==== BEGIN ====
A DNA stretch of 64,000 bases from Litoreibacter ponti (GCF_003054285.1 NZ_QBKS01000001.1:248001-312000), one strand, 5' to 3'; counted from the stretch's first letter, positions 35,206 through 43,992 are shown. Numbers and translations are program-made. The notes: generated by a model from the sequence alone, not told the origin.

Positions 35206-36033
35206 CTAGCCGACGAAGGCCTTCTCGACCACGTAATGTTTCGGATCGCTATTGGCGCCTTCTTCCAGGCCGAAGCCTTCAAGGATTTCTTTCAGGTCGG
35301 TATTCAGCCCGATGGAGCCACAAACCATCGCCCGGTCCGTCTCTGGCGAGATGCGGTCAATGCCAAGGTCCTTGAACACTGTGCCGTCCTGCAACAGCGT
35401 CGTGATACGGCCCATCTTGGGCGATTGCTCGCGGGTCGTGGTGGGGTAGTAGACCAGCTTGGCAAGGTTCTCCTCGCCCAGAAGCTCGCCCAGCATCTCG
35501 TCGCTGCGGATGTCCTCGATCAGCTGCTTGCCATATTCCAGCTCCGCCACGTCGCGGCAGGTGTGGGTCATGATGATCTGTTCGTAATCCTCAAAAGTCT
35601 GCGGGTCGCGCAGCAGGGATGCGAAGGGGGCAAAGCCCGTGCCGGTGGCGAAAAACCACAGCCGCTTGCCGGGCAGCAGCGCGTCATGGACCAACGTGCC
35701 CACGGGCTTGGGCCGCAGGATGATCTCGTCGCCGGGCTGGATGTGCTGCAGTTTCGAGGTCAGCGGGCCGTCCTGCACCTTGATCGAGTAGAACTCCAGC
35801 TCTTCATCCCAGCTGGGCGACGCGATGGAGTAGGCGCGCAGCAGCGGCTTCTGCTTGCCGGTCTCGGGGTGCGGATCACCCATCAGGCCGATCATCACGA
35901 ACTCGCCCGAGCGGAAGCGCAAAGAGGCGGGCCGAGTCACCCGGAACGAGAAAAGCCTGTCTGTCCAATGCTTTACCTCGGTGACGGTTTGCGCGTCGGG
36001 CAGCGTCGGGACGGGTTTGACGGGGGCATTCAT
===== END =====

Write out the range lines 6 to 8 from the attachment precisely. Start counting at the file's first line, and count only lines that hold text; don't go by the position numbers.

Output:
35501 TCGCTGCGGATGTCCTCGATCAGCTGCTTGCCATATTCCAGCTCCGCCACGTCGCGGCAGGTGTGGGTCATGATGATCTGTTCGTAATCCTCAAAAGTCT
35601 GCGGGTCGCGCAGCAGGGATGCGAAGGGGGCAAAGCCCGTGCCGGTGGCGAAAAACCACAGCCGCTTGCCGGGCAGCAGCGCGTCATGGACCAACGTGCC
35701 CACGGGCTTGGGCCGCAGGATGATCTCGTCGCCGGGCTGGATGTGCTGCAGTTTCGAGGTCAGCGGGCCGTCCTGCACCTTGATCGAGTAGAACTCCAGC